However, scientists cannot use the raw images gained with this method straight away. ‘The data obtained with the microscopy method require a very laborious mathematical image reconstruction. Only then do the raw data recorded with the microscope result in a high-resolution image,’ explains Professor Dr. Thomas Huser, head of the Biomolecular Photonics Group. Because this stage requires a complicated mathematical procedure that has been accessible for only a few researchers up to now, there was previously no open source software solution that was easily available for all researchers. Huser sees this as a major obstacle to the use and further development of the technology. The software developed in Bielefeld is now filling this gap.

Dr. Marcel Müller from the Biomolecular Photonics Group has managed to produce such universally implementable software. ‘Researchers throughout the world are working on building new, faster, and more sensitive microscopes for structured illumination, particularly for the two-dimensional representation of living cells. For the necessary post-processing, they no longer need to develop their own complicated solutions but can use our software directly, and, thanks to its open source availability, they can adjust it to fit their problems,’

Müller explains. The software is freely available to the global scientific community as an open source solution, and as soon as its availability was announced, numerous researchers, particularly in Europe and Asia, requested and installed it. ‘We have already received a lot of positive feedback,’ says Marcel Müller. ‘That also reflects how necessary this new development has been.’

Learn more: New open source software for high resolution microscopy

 

 

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Carrying a Table Together with a Robot

The small humanoid robot COMAN still has some “growing” to do before it can interact “eye to eye” with human adults. Professor Dr. Jochen Steil is leading the new research project. Photo: Bielefeld University.

The small humanoid robot COMAN still has some “growing” to do before it can interact “eye to eye” with human adults. Professor Dr. Jochen Steil is leading the new research project. Photo: Bielefeld University.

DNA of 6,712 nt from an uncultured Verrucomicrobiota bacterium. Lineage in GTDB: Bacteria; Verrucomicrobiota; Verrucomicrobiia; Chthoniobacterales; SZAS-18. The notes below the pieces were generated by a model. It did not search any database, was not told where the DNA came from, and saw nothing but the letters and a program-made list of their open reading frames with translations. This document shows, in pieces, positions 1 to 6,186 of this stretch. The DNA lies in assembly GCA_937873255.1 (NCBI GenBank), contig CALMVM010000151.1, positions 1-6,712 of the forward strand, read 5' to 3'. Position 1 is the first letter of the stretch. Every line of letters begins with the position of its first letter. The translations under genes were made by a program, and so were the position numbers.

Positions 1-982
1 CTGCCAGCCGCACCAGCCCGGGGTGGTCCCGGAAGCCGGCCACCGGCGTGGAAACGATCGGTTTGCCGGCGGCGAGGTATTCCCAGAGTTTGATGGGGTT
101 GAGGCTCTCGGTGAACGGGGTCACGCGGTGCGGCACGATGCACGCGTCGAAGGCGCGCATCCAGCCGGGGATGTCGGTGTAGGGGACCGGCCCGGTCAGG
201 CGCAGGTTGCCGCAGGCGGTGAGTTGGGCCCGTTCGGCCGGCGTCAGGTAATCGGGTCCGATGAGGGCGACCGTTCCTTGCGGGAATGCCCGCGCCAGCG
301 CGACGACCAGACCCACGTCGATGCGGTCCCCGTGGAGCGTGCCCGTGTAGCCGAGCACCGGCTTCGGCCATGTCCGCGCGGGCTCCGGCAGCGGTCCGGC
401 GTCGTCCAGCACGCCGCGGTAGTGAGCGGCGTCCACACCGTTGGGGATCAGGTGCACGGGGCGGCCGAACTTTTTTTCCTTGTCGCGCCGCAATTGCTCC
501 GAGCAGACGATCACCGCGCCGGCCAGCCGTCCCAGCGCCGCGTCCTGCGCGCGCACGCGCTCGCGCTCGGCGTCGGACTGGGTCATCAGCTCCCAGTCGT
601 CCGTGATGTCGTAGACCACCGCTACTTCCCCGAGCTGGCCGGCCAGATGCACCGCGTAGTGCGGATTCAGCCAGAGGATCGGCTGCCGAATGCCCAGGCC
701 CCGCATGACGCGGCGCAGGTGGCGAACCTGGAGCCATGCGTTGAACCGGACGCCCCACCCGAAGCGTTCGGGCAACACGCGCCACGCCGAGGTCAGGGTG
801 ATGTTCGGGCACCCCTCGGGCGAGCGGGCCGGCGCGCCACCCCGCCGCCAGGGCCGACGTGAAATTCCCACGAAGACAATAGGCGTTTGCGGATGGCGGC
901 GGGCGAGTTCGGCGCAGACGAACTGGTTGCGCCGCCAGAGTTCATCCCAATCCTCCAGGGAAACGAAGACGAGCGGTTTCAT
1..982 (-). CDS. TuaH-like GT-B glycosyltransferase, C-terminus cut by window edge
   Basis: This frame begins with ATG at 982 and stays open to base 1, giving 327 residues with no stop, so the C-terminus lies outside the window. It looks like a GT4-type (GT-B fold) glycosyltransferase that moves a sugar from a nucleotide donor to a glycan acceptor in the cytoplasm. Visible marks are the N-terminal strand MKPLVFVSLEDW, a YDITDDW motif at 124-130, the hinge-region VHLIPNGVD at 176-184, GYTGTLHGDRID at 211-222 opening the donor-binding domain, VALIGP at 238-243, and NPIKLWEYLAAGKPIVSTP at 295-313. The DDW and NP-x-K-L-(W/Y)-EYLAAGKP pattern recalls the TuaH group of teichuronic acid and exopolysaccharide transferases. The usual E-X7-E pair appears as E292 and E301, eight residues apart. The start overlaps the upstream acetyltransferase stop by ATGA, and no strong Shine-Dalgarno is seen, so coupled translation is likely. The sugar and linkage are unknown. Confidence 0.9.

From a robot’s perspective, humans are normally a nuisance: when robots and humans have to work together, it often leads to problems.

Researchers on CogIMon, a new project starting at Bielefeld University, want to teach robots how to interact with humans and work together to accomplish tasks. CogIMon stands for “cognitive compliant interaction in motion.” This research group is working on humanoid as well as industrial robots. The project is coordinated by Professor Dr. Jochen Steil of CoR-Lab, the research institution on cognition and robotics at Bielefeld University. Together with six other international partners, the joint project will run from 2015–2018 and is funded with 7 million Euros from Horizon 2020, a framework programme for research and innovation of the European Union.

“The goal of CogIMon is to teach robots to understand the forces during the movement of objects and how to appropriately react to changes in weight or contact with the object while carrying it,” explains Jochen Steil. Humans have no problem estimating the weight of an object, as they can see how heavy something is in the body language of another person. This makes it easy for humans to correspondingly adjust the force exerted when lifting. Currently, however, robots lack this ability. “Robots can measure their own force and regulate it to a certain degree. They can stop their movements or ease off, but they have not yet been able to understand forces or actively control them to take part in a joint effort. We want to change that.”

“Understanding active forces is a big challenge because it entails complex, highly skilled interaction that combines abilities from a number of different areas. Perception, the ability to move objects, controlling flexibility and body motion are a few examples,” says Steil. At this time, there is little theory to help explain how robots can move objects together with humans. For this reason, project partners in Italy and the Great Britain are conducting basic research using interaction experiments with humans. Meanwhile, Steil’s group is developing new controlling and programming methods for the robots. A classic example for moving objects can be seen when a human and a robot or two robots carry a table together. In this action, it is important to adjust one’s forces: the one carrying leads the way, the other follows. When changing who leads and who follows, it is necessary that one is able to predict their partner’s motions and adjust their own movements accordingly.

To research human interaction with humanoid robots, researchers can draw on the humanoid robot prototype COMAN (COmpliant huMANoid platform). COMAN was developed at the Italian Institute of Technology in Genua. It is 95 cm tall and weighs 31 kg. For the CogIMon project, it must “grow” in size by about 25 percent so that it can also interact with human adults. In the future, COMAN is supposed to learn how to “read” human body language. This could allow the robot to be used, for instance, in physical rehabilitation, where it could help train motor skills and coordination by playing catch with patients. While throwing and catching the ball, the robot would have to be able to react directly to its human partners and even fake a shot. This group interaction should be so open, though, that both humans and robots would be able to leave and return to the group at any time without this causing confusion.

Read more: Carrying a Table Together with a Robot